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Rainwater Harvesting

What is rainwater harvesting?

Rainwater harvesting is the capture and storage of rainwater for landscape irrigation, potable and non-potable indoor use, and storm water abatement. Harvested rainwater can be particularly useful when no other source of water supply is available, or if the available supply is inadequate or of poor quality.

Why is there so much interest of late in rainwater harvesting?

Rainwater harvesting is enjoying a revival in popularity for two reasons: its inherently superior quality and an interest in reducing consumption of treated water. Rainwater has long been valued for its purity and softness. It is slightly acidic, and is free from disinfectant by-products, salts, minerals, and other natural and man-made contaminants. Furthermore, rainwater harvesting is valued as a water conservation tool to reduce demand on more traditional water supply sources.

Mapping the Potential of Rainwater Harvesting for Africa and Nine Selected Countries

rain logoWater is at the heart of Millennium Development Goals (MDGs) numbers 1, 3 and 7, and is indirectly associated with the success or otherwise of all the other Goals. But for Africa to meet the MDGs, bold and targeted actions will be required in the water sector. Given that about 300 million people in Africa - a third of the continent’s population - are living under “water scarcity” situations, urgent action is required else 12 more African countries will join “water scarce” nations by 2025.

To address this, the African Water Vision for 2025 is set to develop the full potential of Africa’s water resources for sustainable growth in the region’s economic and social development, of which rainwater harvesting (RWH) and storage forms a major component. Among others, the Vision calls for “improving water wisdom”, which is to be achieved by establishing an elaborate system of data collection, management, dissemination, including standardization and harmonization of data and information.

AWF grant helps Kenyan pastoralists build resilience to climate change in drought prone areas

An estimated 150,000 people from pastoral communities, including students and teachers from six schools based in Kenya’s Baringo, Kiambu West and Laikipia districts, are to benefit from a €690,000 grant from the African Water Facility (AWF) signed by the African Development Bank (AfDB) on December 7, after being approved on July 6, 2012. “The goal of this project is to contribute to the mainstreaming of rainwater harvesting and management in response to rural development challenges posed by climate in drought prone regions,” said Gabriel Negatu, AfDB’s East Africa Regional Director, shortly after signing the grant agreement. “The project also perfectly aligns with Kenya’s objective to achieve the Millennium Development Goals for water supply and sanitation.”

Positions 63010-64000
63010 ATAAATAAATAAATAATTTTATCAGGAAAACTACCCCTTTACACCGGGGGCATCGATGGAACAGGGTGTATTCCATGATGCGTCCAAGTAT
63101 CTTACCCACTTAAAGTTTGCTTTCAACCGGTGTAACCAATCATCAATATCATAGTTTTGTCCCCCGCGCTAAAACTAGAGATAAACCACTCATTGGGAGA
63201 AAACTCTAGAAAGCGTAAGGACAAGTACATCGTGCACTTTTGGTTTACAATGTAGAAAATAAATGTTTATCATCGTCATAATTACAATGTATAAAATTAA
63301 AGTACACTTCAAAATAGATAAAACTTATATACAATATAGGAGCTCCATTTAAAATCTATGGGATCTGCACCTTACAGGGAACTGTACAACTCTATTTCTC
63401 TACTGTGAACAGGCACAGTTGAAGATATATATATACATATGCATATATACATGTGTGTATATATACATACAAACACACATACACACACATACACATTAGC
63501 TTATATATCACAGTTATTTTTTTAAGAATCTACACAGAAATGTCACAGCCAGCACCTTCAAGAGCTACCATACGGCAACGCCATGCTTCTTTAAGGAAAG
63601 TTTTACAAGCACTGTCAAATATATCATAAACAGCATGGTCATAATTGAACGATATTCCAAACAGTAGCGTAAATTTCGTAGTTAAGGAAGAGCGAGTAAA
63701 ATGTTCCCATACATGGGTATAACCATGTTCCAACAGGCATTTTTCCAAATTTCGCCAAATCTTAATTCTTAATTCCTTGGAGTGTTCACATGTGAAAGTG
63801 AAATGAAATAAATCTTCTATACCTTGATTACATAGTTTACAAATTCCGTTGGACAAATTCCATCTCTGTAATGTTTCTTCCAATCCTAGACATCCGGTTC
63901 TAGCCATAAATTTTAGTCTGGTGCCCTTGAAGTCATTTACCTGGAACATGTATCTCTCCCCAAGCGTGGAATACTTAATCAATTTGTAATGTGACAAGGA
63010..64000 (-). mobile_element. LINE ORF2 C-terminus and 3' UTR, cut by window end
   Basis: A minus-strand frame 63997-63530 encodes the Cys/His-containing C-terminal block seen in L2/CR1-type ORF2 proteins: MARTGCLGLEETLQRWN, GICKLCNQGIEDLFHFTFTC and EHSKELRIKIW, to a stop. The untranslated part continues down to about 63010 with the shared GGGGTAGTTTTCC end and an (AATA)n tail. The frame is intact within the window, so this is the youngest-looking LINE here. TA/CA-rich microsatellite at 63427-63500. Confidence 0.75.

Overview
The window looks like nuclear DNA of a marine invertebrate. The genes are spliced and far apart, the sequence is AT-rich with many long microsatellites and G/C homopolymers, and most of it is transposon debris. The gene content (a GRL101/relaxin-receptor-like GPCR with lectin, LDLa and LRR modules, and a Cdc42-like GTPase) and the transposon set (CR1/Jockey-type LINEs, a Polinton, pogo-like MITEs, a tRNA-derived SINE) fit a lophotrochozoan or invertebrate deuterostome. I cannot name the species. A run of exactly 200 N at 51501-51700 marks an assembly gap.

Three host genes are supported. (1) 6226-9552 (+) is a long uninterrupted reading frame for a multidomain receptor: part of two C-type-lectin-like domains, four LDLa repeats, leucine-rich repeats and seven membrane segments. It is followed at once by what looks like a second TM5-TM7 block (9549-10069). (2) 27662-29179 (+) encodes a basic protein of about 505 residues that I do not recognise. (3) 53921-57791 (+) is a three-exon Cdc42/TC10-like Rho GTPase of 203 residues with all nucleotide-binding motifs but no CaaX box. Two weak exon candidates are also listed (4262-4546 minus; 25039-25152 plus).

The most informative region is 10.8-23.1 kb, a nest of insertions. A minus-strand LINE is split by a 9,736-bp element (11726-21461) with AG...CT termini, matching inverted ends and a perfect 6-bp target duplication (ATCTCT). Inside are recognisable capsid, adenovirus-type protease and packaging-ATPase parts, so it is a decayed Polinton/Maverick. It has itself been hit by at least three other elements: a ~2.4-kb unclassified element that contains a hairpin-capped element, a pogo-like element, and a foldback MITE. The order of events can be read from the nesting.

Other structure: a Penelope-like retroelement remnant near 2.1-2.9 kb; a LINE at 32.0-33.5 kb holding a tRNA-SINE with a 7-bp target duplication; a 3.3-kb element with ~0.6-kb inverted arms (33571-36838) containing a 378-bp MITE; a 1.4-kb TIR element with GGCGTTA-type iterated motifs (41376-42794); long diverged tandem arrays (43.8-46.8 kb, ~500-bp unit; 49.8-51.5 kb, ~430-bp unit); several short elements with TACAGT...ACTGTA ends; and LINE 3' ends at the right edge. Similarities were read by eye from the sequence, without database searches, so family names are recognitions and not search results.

Retaining scarce resources - rainwater harvesting in Sudan

Northern Darfur state, one of the most drought prone areas of Sudan, is situated on the edge of the Sahara desert. Precipitation is concentrated in the short summer period, but rainfall is becoming increasingly erratic and unreliable, so that farmers cannot rely on the amount of rain or where it will fall. Even heavy storms, which occur once or twice a year, can cause problems - by washing away topsoil Retaining scarce resources - rainwater harvesting in Sudanand reducing the land’s fertility - rather than providing relief. The result has been great loss of livestock, crops, natural vegetation and wildlife, undermining the sustainability of rural livelihoods.“ Climate change has led to more extreme weather, increasing both the occurrence of droughts and floods.

Namibia: Villagers harvest rainwater amid water shortages

The rainfall received in some parts of the Kavango Region recently has presented inhabitants of the Katjinakatji village a rare opportunity to harvest rainwater.The fast-growing village has been experiencing a water shortage for many years, and residents have to walk about 10km to fetch drinking water, available only at clinics and schools.

They said their plea to Government to assist them in drilling boreholes has apparently fallen on deaf ears.
Recently, Katjinakattji, whose clay-type soil holds water for a long time, was blessed with rain, prompting villagers to harvest water from puddles along the Trans-Caprivi Highway that passes through the village.

Mostly elderly men and women could be seen scooping up rainwater into containers. Some of the elders say they do not drink the rainwater because it is usually muddy. The water is mainly used to build clay houses and wash clothes, and for livestock to drink. Some say they drink the water after boiling it, but only in emergencies when they have no other water.




Current Issue: Africa Water & Sanitation & Hygiene November - December 2017 Vol.12 No.6